Understanding Breast Cancer
Understanding Breast Cancer
Understanding Breast Cancer A Focus on Metastatic Breast Cancer and Its Treatments A Guidebook for Patients & Families
Contents 3 Introduction 4 Understanding Metastatic Breast Cancer 10 Understanding Treatment Options 24 Clinical Trials 28 Living With Metastatic Breast Cancer 36 Resources 40 Glossary 45 Notes
3 Being diagnosed with metastatic breast cancer can be a life- changing experience. Patients and their loved ones may feel a range of emotions, such as fear, anger, denial, and uncertainty. The testing, treatments, and decisions patients face can be overwhelming.
Learning more about metastatic breast cancer and its treatment may help ease some of these concerns. Patients and their families may get a sense of control from having the knowledge to make educated choices, and you may find support in knowing that you are not alone. There are over 150,000 women living with metastatic breast cancer in the United States today. Although metastatic breast cancer is generally not curable, it can often be controlled with treatment.
This guidebook is intended to help patients and their loved ones learn about metastatic breast cancer and its treatment options. It also provides some practical suggestions to help patients cope with the many challenges they may face. Medical terms are indicated in italics when they first appear in each section and you’ll find a glossary for these words on page 40 of this guidebook. If you have questions as you read this, write them down in the Notes section located at the back of this book. You can ask your doctor or health care provider these questions at your next visit.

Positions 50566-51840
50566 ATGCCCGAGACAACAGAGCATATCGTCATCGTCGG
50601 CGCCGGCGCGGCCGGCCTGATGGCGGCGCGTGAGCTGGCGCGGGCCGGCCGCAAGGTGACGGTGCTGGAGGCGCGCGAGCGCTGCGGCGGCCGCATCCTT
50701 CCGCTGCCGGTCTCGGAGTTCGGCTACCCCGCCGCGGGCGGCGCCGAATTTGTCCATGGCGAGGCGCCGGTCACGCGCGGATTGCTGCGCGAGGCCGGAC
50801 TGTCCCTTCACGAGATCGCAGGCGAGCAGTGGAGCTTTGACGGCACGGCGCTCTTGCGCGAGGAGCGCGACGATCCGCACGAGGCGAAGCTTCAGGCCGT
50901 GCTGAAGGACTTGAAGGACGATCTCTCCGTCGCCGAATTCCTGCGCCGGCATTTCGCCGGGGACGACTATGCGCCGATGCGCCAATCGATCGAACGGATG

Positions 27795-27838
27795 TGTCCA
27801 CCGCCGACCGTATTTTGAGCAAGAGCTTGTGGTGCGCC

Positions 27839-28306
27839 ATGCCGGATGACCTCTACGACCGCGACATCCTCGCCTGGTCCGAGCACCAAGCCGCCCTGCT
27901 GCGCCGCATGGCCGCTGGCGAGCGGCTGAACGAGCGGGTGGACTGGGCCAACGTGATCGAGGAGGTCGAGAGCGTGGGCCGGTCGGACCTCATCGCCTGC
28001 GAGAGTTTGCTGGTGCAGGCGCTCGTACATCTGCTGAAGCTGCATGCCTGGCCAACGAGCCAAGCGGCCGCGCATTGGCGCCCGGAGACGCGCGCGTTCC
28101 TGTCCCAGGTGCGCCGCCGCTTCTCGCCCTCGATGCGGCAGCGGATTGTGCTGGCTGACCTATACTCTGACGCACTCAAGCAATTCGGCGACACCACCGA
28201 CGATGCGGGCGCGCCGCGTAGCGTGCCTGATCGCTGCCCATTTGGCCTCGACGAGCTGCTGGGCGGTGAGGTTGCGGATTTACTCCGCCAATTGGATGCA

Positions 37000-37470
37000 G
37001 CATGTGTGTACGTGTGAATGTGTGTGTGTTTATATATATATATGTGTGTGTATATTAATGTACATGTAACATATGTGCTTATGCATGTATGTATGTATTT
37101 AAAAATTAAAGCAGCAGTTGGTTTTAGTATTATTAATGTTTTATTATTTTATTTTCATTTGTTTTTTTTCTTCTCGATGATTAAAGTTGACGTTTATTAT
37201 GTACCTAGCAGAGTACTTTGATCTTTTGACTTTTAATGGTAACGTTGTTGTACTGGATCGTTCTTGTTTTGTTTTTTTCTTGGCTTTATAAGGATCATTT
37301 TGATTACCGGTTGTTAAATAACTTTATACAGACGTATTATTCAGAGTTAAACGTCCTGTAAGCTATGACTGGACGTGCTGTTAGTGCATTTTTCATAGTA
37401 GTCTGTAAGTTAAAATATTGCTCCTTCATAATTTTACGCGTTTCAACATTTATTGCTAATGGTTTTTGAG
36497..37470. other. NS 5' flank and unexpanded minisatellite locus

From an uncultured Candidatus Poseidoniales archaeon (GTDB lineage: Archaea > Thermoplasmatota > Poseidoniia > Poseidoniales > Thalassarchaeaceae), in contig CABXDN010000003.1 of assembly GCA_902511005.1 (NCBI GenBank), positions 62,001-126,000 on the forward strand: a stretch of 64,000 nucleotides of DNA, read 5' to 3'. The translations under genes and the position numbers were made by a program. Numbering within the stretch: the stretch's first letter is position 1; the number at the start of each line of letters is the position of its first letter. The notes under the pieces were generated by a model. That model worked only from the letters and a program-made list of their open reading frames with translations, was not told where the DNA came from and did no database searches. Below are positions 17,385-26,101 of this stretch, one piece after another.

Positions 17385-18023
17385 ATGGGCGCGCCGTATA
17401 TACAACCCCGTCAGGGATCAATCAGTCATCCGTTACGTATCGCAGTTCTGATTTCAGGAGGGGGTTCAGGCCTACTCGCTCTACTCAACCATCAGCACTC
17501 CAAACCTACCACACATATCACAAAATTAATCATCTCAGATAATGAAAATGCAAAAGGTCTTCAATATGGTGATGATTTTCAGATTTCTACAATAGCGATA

Introduction Introduction Introduction .
3 There are over 150,000 women living with metastatic breast cancer in the United States today. Introduction
4 Breast cancer occurs when cells in the breast become abnormal and grow without control. Metastatic breast cancer, otherwise known as stage IV breast cancer, is the most advanced stage of breast cancer and means that the cancer has spread from its original location. In some instances, a woman’s first diagnosis of breast cancer may be metastatic. In metastatic breast cancer, the cancer has spread beyond the breast and/or lymph nodes under the arm to distant areas of the body. Breast cancer cells can break away from the main tumor and travel or metastasize through the blood or another body fluid, called lymph, to other parts of the body.
The most common places to which these tumor cells travel are the bones, lungs, or liver. Patients with metastatic breast cancer can have these tumor cells in just one place or in several areas of the body. If breast cancer spreads or metastasizes to other body parts, it is still called breast cancer. For example, if breast cancer spreads to the lungs, the tumor in the lung is not lung cancer but breast cancer that has metastasized.
Understanding metastatic breast cancer Understanding metastatic breast cancer Understanding metastatic breast cancer . . 4 Signs and symptoms . . 5 Common tests . . 6 Types of metastatic breast cancer . . 8 Breast cancer can spread (or metastasize) beyond the breast to various organs in the body—most often the bones, lungs, or liver. Reprinted with permission. © 2011 American Society of Clinical Oncology. All rights reserved. Multiple lymph nodes metastasis Lung Liver Bone